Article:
A new exhibition at Fitzrovia’s Alison Jacques Gallery celebrates the work of the photographer Robert Mapplethorpe in what would have been his 70th year. Curated by acclaimed fashion photographer Juergen Teller, the exhibition features 48 of Mapplethorpe’s images selected by the German-born, UK-based photographer in collaboration with the Robert Mapplethorpe Foundation in New York. The images displayed span Mapplethorpe’s entire career, and many of them are rarely exhibited.
Mapplethorpe is largely considered one of the most important photographers of the 20th century, known for creating arresting work. Having acquired his first Polaroid camera in 1970, he began taking photographs which he initially incorporated into collages. He documented the New York S&M scene, creating some of his most provocative and controversial works.
Jacques, who has been Mapplethorpe’s UK representative since 1999, discussed the exhibition as “Provocative and subversive, making images which are the antithesis of conventional fashion photography, Juergen Teller was the only choice to curate this special exhibition of Robert’s work. There are obvious parallels between these two artists and I believe Juergen’s eye will bring a new reading of Robert’s work.”
Sexuality and the male form plays a prominent role throughout Mapplethorpe’s work, and this exhibition highlights his exploration of sexuality throughout. Here, the male form is sinuous, smooth and fluid, with elements of a dancer’s movement in many of the works. One of his major muses, Marty Gibson, features throughout in many of the more sexually explicit portraits which depict his body contorted and manipulated, again exploring this fluidity of movement.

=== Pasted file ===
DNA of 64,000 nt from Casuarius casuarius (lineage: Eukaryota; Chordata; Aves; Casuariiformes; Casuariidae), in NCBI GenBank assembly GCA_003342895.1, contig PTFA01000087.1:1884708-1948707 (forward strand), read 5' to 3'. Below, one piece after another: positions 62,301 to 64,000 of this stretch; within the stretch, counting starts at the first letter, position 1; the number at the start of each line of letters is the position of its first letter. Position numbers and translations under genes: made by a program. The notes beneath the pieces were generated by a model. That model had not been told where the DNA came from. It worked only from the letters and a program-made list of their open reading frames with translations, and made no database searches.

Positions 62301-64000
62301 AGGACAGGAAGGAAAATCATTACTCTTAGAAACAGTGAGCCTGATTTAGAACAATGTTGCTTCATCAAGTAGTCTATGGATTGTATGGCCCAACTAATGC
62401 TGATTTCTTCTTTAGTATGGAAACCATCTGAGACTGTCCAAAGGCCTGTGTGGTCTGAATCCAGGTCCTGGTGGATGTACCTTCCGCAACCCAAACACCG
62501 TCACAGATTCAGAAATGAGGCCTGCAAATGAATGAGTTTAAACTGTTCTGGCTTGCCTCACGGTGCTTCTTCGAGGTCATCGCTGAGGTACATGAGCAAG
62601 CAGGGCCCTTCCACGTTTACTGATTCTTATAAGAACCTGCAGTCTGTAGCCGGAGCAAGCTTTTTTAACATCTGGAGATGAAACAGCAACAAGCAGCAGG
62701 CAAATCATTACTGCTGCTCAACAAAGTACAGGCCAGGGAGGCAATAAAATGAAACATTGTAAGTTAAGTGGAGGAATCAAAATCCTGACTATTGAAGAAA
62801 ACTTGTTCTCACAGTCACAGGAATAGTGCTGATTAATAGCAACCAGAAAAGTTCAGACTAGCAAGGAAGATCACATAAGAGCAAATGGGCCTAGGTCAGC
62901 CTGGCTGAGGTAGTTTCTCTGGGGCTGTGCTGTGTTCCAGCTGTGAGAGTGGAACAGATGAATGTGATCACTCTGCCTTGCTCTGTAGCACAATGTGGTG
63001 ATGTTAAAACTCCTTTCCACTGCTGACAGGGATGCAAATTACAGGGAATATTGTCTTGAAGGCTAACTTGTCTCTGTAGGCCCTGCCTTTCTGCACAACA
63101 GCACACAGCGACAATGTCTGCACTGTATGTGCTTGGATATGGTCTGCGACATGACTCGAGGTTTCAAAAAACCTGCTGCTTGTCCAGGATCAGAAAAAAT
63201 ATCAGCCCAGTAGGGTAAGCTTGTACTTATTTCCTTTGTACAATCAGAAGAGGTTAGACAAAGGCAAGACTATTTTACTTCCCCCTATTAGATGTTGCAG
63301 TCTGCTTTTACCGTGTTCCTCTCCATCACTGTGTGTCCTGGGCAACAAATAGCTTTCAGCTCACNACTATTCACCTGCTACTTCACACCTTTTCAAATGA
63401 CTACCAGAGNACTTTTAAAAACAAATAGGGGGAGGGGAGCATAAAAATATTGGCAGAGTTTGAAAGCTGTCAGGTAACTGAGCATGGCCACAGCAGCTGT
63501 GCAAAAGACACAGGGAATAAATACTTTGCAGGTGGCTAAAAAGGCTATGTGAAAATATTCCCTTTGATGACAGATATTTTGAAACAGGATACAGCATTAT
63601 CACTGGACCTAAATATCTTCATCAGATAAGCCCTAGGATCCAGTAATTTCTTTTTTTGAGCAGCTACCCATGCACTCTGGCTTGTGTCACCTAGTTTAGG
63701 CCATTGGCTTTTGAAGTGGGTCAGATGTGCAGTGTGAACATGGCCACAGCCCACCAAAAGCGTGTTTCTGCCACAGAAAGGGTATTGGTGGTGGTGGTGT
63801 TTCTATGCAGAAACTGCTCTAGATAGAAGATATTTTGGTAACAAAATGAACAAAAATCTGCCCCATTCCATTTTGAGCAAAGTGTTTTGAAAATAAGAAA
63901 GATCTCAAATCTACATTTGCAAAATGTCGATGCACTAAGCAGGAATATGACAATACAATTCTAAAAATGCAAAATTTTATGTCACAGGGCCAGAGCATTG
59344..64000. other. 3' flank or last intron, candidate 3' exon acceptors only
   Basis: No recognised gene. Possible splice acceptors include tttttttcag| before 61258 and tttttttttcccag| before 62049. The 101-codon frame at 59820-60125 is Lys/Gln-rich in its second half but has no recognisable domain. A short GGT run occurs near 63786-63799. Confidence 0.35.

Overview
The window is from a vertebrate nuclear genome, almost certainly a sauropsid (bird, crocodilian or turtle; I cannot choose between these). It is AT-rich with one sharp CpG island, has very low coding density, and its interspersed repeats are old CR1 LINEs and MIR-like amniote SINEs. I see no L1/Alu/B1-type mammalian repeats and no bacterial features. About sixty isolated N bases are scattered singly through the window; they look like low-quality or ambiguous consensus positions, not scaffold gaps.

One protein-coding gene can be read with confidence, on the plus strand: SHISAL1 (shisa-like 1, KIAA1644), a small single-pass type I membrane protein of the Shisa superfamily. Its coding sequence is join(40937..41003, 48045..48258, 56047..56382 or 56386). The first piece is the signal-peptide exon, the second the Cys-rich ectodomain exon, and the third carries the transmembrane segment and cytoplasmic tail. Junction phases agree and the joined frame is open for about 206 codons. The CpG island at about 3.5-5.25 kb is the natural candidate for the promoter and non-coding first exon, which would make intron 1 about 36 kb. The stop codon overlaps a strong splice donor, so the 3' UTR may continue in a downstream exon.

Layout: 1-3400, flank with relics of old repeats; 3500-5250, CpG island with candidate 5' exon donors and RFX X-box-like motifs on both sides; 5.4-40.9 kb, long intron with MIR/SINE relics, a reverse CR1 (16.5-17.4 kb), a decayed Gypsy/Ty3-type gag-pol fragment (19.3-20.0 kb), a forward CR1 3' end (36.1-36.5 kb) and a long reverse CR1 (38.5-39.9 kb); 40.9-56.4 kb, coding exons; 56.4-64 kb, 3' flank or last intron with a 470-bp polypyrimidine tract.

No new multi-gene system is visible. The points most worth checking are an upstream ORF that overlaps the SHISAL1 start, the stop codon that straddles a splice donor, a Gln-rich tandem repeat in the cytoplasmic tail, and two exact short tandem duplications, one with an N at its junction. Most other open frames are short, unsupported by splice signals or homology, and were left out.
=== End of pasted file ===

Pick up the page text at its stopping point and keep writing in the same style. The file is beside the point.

Teller juxtaposed Mapplethorpe’s eroticism with more romantic elements of his work. Men pictured in bed or in other intimate settings challenge the more traditional, visceral explorations of sexuality in Mapplethorpe’s work. His photograph of Michael Reed, seen below, celebrates the male form in a more pure sense. Similarly one of the final images sees a male chest lit delicately by dappled sunlight.
Women play as integral a role in Mapplethorpe’s work as men, and his portraits of women show a strong concept of femininity. He worked closely with female bodybuilder Lisa Lyon in the 1980s, and she is seen in this exhibition lifting makeshift weights proudly displays her rippling muscles, commanding the viewer’s gaze. In another portrait, Carol Overby sits nude on a chair lit by sunlight flooding through a nearby window. Her long hair covers the majority of her body.
Many of the portraits close in tightly to a woman’s face, as seen in the images below. The focus is on their eyes, gazing almost impassively at the camera. Unlike his male subjects, women are not seen in sexual terms. His photograph of Madeline Stowe depicts the subject staring directly at Mapplethorpe’s lens, apparently nude. This portrait had an overwhelming softness to it, with her eyes wide and her lips slightly parted.
Mapplethorpe’s still life works are as renowned as his more controversial pieces. Teller chose some of Mapplethorpe’s more unusual still life work, including a plate of frogs, a spoon full of coffee and cutlery bent out of shape. Even in his still life work the sense of motion: pods spill from their plate, frogs are caught mid-hop, and cutlery is bent to make even the metallic subject fluid.
The exhibit runs until January 7th 2017.